Choctaw Nation of Oklahoma

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Story of Storm Disaster in 1926 near Caney, Oklahoma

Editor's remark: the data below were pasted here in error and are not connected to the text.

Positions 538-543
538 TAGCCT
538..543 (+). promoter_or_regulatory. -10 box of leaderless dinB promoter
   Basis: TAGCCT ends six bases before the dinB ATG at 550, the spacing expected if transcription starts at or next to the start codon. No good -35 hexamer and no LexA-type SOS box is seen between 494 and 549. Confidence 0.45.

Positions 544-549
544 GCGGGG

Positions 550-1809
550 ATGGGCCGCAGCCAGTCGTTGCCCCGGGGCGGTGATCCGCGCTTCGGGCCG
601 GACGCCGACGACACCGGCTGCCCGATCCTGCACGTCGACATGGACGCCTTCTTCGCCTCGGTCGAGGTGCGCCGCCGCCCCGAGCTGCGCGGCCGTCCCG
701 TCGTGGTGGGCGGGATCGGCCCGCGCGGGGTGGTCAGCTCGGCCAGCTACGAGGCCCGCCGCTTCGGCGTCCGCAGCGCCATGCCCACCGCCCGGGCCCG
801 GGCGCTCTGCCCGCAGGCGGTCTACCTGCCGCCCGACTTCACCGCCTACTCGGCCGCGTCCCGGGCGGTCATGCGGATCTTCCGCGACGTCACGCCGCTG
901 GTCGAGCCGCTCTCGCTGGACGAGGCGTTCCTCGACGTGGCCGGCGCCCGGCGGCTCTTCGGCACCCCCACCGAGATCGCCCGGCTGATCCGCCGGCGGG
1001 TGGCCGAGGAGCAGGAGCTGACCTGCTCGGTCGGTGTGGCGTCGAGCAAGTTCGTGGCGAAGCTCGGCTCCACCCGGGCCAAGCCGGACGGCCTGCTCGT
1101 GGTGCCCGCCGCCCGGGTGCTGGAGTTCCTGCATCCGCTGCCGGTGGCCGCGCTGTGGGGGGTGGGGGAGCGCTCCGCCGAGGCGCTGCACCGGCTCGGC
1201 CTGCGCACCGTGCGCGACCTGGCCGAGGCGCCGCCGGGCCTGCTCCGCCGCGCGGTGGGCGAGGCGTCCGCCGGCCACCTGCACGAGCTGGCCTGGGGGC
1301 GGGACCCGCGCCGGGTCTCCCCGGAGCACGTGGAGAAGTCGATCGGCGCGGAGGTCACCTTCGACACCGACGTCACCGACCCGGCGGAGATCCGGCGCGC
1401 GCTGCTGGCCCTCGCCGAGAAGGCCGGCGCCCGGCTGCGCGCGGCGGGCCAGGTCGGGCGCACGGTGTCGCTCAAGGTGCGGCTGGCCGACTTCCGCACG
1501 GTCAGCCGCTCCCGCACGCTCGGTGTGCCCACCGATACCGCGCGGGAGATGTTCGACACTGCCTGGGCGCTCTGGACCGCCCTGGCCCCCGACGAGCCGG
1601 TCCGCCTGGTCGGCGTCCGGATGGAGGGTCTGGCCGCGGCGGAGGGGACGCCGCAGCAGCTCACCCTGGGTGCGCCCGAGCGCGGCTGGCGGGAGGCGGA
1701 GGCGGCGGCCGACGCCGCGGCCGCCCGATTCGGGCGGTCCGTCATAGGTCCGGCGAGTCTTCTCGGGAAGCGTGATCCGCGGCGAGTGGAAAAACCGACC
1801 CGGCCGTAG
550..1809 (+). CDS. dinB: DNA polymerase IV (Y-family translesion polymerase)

I was born in August, 1879, in what is now Atoka, County, Oklahoma, near Bethany Indian Baptist Church about eight miles southeast of Atoka, Oklahoma. My father’s name was Austin Jacob. I do not know the date of his birth but he died in 1910 and was buried in a family grave near Wilson Jacob’s place. He was about eighty years of age at the time of his death. There is no mark or headstone to show where he was buried. My mother was Seely Ann Anderson. She died in 1908 in Atoka, County. I do not know the year of their marriage but unto this marriage there were five children born, but three living. From 1895 to 1896 I attended Marrow Orphans Home which was located in Atoka, Oklahoma, at that time. And from 1896 to maturity I attended school at Coalgate, and the Oklahoma High School and studied music. My father was a Methodist Pastor. He was Pastor of six churches, known as the Boggy Circuit at that time. He resided near Caney Hill. He left Mississippi when he was ten years of age. Mother is a native born of Oklahoma. I married November 10, 1907, Agnes Lewis. She died November 11, 1934, when we were living in Caney, Oklahoma. We had five children and all are living. When I first married I lived near Atoka, Oklahoma, about o ne mile east of where my father lived. I lived in a box house with side room annexed, our furniture consisted of o ne bed, cooking outfit, and an old organ. I farmed o nly truck garden for home use. Raised hogs, and cattle - the country was an open range and it took less feed to keep them fat through the year. o n April 23, 1936, I was living o n the allotment of Alexander Peter’s wife, in a frame three room house, when we first noticed a black threatening cloud in the southwest, and in less than thirty minutes a storm came, sweeping everything in its pathway, and struck the house. Everything went black at that instant until the next thing I remember when I came to, I did not know where I was as everything looked gray. This was a wooded country where I lived but after the storm, a stretch about o ne hundred fifty years was a barren prairie. The entire path of the wind was about o ne mile wide. The last thing I remember just before the wind struck the house, I heard my wife with a small child about two years old o n her lap, singing “Never Alone”. The words are as follows: I’ve seen the lightening flashing and heard the thunder roll. I’ve felt sin’s breakers dashing trying to conquer my soul. I’ve heard the voice of Jesus telling me still to fight o n, He promised never to leave me, never to leave me alone. The world’s fierce winds are blowing Temptations sharp and keen I feel a peace in knowing My Savior stands between, He stands to shield me from danger, when dearly friends are gone. He promised never to leave me, never to leave, never to leave me alone. There are four verses to this song but whether she sang all of the verses or not I do not know, as the next thing I remember I picked myself up when my wife ran to me in a hazy condition and called for o ne of the children, I replied, “I guess he is dead.” There was nothing left of the house and the place where the house stood was o nly a bare ground. Through some mysterious way which I have never been able to solve, there were eight of us still living but the house had disappeared and the results of the storm was that each o ne of us received a scratch but nothing serious. o ne of the boys was found about fifteen steps from the place where I had three wagons; all there wagons were gone and that was where the boy had lain all during the storm. We were scattered all over the yard after the storm passed. The storm traveled in the easterly direction and went about two miles when it arose and changed directions and no damage was done beyond this limit. It hit west of Fillmore and traveled about fifteen to twenty miles and cleared everything in its way when it struck the house. While o n the way it killed o nly three persons through not member of my family and lightly bruised eight of us. This was o ne of the worst storms that I have ever experienced in my life. Nothing now can be seen of the pathway of the storm as sprouts have grown up and hid all the marks of the storm. There was a Bois D arc block foundation for the house that was built but nothing was left after the rage, and lumber was scattered all over the country for two miles. Unlike the other Indians of my tribe I am not a hunter. I have not killed ten squirrels in my life and have killed o nly a few turkeys and other wild game. I am a Methodist and joined that church in 1892 and have been a member of that church since.

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